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A New Yorker writer catalogs the parodoxes of living green, including why driving a Prius may just make things worse
How Scientific Innovation,
Increased Efficiency, and
Good Intentions Can Make
Our Energy and Climate Problems Worse
By David Owen
Riverhead Books; 261 pp; $14
Nothing singes the psyche of an eco-conscious do-gooder quite like being rebuked by another eco-conscious do-gooder. In The Conundrum, which catalogs the hypocrisies and paradoxes of living green, the scolder is David Owen. His progressive bona fides are robust. In the 1970s, Owen moved with his new wife to Manhattan, a place he has described as a “utopian environmentalist community” because without a clothes dryer, a car, or even a lawn, their ecological footprint was minuscule. He writes frequently about the environment for the New Yorker, once arguing in its pages that an upside to the global economic crisis was that it decreased emissions. That he also writes for Golf Digest is confusing if not disqualifying.
The tough-love upbraiding in The Conundrum seems mostly directed at hybrid-driving, energy- efficient-lightbulb-screwing locavores convinced that such practices will set the world on a path to green salvation. Owen’s book brings deflating news: Most supposedly sustainable products and eco-living strategies are, he writes, “irrelevant or make the real problems worse.”
Owen’s logic is backed up by an economic principle known as the “rebound effect”: Advances in energy efficiency lower the cost of a given activity, which causes people to engage in that activity more, canceling out not only savings but also environmental benefits. Owen keeps a 1940s aluminum beer can on his desk. It weighs five times more than today’s can of Bud Light. Efficiency gains made beer cans cheaper to produce, transport, and dispose of. The cost of popping a brew declined so that more people can do it, using up more aluminum, not less.
It doesn’t take long for him to establish the Prius Fallacy: “a belief that switching to an ostensibly more efficient travel mode turns mobility itself into an environmental positive.” Owen cites statistics showing that as government officials have moved to increase automobile fuel efficiency, our gas consumption has gone up, not down. We simply drive more miles as a species. He also disses HOV lanes, traffic-control systems, and even smartphone apps for finding a parking spot as “counterproductive from an environmental point of view because they make drivers even happier with cars than they were already.”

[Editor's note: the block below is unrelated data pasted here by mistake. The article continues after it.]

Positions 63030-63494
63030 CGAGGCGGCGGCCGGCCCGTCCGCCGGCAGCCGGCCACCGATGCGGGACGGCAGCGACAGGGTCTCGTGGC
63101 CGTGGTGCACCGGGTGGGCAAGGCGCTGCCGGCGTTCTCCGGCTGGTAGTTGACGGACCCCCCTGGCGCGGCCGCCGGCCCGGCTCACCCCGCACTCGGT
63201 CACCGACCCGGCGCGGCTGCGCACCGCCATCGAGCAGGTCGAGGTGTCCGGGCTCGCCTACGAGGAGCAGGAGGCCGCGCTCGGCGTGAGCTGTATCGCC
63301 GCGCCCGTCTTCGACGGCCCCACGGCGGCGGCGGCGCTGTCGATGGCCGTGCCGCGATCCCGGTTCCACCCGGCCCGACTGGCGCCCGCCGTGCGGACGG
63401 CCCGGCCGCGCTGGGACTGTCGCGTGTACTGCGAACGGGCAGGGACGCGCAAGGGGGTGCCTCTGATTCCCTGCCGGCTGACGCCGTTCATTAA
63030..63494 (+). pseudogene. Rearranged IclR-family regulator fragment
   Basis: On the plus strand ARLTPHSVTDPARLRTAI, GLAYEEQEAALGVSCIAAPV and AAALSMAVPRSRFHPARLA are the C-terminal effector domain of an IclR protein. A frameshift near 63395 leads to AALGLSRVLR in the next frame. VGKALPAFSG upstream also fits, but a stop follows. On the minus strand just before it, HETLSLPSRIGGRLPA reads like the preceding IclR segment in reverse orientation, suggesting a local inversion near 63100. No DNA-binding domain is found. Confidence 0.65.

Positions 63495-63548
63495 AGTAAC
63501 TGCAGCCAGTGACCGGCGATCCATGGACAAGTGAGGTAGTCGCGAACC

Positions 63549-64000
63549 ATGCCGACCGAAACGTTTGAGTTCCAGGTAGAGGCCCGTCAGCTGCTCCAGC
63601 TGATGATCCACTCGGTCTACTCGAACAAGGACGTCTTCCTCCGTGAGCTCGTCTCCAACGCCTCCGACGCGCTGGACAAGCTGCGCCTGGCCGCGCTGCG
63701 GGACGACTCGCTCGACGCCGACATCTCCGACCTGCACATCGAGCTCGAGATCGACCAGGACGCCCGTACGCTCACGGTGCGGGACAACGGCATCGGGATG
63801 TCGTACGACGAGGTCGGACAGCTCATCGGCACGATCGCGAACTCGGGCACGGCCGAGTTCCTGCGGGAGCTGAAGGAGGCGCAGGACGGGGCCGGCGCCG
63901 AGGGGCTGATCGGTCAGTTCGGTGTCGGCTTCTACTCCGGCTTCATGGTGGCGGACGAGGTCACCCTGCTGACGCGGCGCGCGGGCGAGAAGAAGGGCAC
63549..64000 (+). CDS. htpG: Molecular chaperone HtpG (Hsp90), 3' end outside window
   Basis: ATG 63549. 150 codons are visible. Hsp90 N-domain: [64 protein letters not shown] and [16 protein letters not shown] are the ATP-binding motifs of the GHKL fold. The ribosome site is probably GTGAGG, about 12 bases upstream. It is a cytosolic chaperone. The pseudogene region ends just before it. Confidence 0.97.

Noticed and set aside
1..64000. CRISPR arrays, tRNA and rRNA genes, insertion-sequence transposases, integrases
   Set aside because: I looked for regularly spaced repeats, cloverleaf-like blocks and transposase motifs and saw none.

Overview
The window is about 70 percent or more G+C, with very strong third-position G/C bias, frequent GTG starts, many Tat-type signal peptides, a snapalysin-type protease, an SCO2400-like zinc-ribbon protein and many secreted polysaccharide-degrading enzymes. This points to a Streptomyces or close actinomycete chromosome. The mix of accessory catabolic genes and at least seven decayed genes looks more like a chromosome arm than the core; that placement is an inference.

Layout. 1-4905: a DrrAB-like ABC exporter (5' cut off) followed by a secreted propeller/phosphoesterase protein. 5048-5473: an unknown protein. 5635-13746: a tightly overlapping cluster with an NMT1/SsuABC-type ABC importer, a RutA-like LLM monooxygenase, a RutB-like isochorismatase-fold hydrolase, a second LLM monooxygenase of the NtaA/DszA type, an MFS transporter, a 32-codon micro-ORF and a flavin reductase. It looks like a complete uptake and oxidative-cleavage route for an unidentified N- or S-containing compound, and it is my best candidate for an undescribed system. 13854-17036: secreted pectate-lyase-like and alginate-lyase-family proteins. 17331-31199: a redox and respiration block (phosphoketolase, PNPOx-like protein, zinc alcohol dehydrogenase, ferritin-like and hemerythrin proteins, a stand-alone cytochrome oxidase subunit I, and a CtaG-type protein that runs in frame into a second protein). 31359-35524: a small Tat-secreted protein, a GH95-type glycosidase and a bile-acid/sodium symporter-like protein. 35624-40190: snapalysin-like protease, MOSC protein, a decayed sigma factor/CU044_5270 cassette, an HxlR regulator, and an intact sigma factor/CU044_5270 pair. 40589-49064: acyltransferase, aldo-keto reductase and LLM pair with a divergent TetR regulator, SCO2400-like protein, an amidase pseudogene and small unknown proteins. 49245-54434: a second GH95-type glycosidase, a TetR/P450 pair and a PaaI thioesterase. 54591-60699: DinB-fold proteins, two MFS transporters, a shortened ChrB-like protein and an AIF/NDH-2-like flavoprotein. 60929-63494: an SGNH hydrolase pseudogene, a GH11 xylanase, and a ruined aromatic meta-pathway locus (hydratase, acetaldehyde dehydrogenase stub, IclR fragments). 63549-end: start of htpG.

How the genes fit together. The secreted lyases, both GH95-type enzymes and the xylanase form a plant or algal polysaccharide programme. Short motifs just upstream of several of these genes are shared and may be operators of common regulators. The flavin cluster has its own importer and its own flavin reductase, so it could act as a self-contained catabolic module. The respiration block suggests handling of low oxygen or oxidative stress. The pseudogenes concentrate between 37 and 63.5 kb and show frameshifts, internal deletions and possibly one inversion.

The Conundrum is littered with other dilemmas. Air conditioners are more efficient and cheap; ergo, more homes are now air-conditioned. The more affordable lightbulbs get, the more they’re left on. Airplanes are more energy-efficient and faster than at any point in history, and therefore cheaper to fly longer distances. Owen is unafraid of questioning even that most sacred principle of guilt-free green living: eating local, organic food. Well-meaning consumers will drive minivans long distances to buy small quantities of organic food at urban farmers markets supplied by growers who make the schlep in trucks loaded at farms well beyond the suburbs. “If all the world’s groceries traveled from farm to fork in minivans, two bags at a time, we’d have exhausted many of the world’s resources long ago,” the author writes.
Owen’s short book is a contrarian page-turner and can be read in a few hours, making its ecological impact small. Even the most conscientious Whole Foods shopper will see his supposedly small footprint grow. Problems arise as Owen’s book progresses from description to prescription; the solutions offered, while ingenious, are unrealistic.
A stay-the-course, hope-for-the-best strategy is ludicrous to Owen. Instead, he’d like humans to live closer together and holds up New York City as a model. The metropolis is dense, living spaces are restricted, public transportation is (mostly) convenient, and car ownership is low. More important, he says, populations and governments should embrace strategies that effectively force reduced consumption of the planet’s natural resources. He would like us, metaphorically and perhaps actually, to drive Model T’s.
“If the only motor vehicles available today were 1920 Model T’s,” Owen writes, “how many miles do you think you’d drive each year, and how far do you think you’d live from work?” He wants to impose energy frugality by increasing fuel taxes and capping consumption. “Efficiency initiatives make no sense as an environmental strategy,” he writes, “unless they’re preceded—and more than negated—by measures that force major cuts in total energy use.”
Owen is right: The planet would be better off if we cut highway lanes and jacked up electricity rates. But he fails to answer the real conundrum: how to reverse humanity’s relentless pursuit of comfort.